Nevada law calls for precinct caucuses for the purpose of selecting delegates to the county, state and then national convention. However, the details of how the caucuses are run and when they are held, with limited exception, are left to each of the political parties to self-determine. (NRS Chapter 293)

In 2004, Nevada Democrats chose to move their precinct caucuses to February 14, a full month sooner than in previous years. Turnout exceeded all expectations as Nevada Democrats realized that their vote mattered and thus participated in the caucuses. The turnout in 2004 was anywhere from five to 10 times higher than in previous years. We anticipate a proportionate increase in participation again in 2008 when Nevada Democrats understand the role they would play in the selection of our nominee.
Region Active Democrats
      #                % 
Total 393,913
Clark County 282,538       71.7%
Rural Counties   45,361       11.5%
Washoe County   66,014       16.8%
Source: NCEC Data

The Three-Tiered System:
In the Nevada Democratic Presidential Caucus, Democrats select their personal preference as to which candidate should be the presidential nominee and then elect
delegates at the precinct, county and state level through a caucus system. Nevada is a three-tiered caucus system, which means that a delegate to the national convention must attend all three meetings.

At the precinct level, registered Democrats attend a precinct caucus to meet and discuss platform and, as in Iowa, elect delegates committed to presidential candidates.

Precinct caucuses have traditionally been held in one location per county. However, based on the record turnout in 2004, precinct caucuses will be held in multiple regional locations in Clark and Washoe counties in 2008.

Delegates elected at the precinct level then attend the county convention where they must run and be elected to be delegates at the state convention. National delegates are elected at the state convention.

• At the precinct level, state law provides for the election of one delegate per 50 registered Democratic voters in a precinct to go on to the county level. Delegate
presidential preference selection would be binding.

• At the county level, state law provides for the election of one delegate per 150 registered Democratic voters in the county to go on to the state convention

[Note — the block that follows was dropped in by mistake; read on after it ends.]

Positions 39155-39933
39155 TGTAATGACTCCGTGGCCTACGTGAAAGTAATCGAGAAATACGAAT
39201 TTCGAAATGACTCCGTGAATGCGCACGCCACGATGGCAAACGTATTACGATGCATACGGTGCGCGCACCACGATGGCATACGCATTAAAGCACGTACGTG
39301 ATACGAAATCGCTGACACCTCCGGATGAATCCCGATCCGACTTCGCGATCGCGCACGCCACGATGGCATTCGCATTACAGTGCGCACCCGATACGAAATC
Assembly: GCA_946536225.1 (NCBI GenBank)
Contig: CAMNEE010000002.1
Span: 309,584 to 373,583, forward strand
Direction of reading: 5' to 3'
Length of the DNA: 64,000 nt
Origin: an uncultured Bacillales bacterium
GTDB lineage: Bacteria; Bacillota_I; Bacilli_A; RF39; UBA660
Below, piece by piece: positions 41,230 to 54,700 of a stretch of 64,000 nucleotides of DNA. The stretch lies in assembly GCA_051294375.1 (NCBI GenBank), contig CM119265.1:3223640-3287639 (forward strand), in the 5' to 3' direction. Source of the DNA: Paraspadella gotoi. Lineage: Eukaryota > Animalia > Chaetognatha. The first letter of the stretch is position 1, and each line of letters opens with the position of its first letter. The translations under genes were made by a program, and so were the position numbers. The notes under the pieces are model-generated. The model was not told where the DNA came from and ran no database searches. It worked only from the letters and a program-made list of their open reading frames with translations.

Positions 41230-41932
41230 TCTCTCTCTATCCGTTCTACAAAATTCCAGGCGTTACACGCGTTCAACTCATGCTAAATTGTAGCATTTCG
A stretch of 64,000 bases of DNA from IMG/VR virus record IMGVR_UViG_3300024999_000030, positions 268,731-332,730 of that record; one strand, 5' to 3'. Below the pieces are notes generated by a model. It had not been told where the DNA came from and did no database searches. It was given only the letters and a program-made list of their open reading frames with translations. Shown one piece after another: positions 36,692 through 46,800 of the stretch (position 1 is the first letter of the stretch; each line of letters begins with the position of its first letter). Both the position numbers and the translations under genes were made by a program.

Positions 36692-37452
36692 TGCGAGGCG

where the national delegates are elected. The proportion of delegates selected to the state and then to the national convention would mirror the percentage
results for presidential candidates at the precinct level.

• In 2004, Nevada Democrats sent a total of 32 delegates and four alternates to the national convention.

Historically, by party rules, Nevada’s three-tiered system has been non-binding until the selection at the state convention. Should Nevada be selected as an early
caucus, the rules would be changed internally to allow for a binding election of delegates at the precinct level to determine the final proportion of delegates for
each presidential candidate to go to the national convention.

Funding and Implementation:
Should Nevada be selected as a new early caucus state, immediately the state party would:

• Change the precinct caucuses to a binding presidential preference ensuring the proportion of delegates to be selected through other levels of the process

• Hire professional staff to evaluate infrastructure and make immediate recommendations on improvements or investments necessary to ensure a smooth process

• Set up a special account and begin an aggressive fundraising effort to support county parties and underwrite costs

• Begin training county parties on running nationally scrutinized caucuses

Because the precinct caucuses can be paid for with nonfederal funds, the broad support for Nevada as an early caucus state among key industries and
constituencies presents significant funding opportunities. industries and
constituencies presents significant funding opportunities.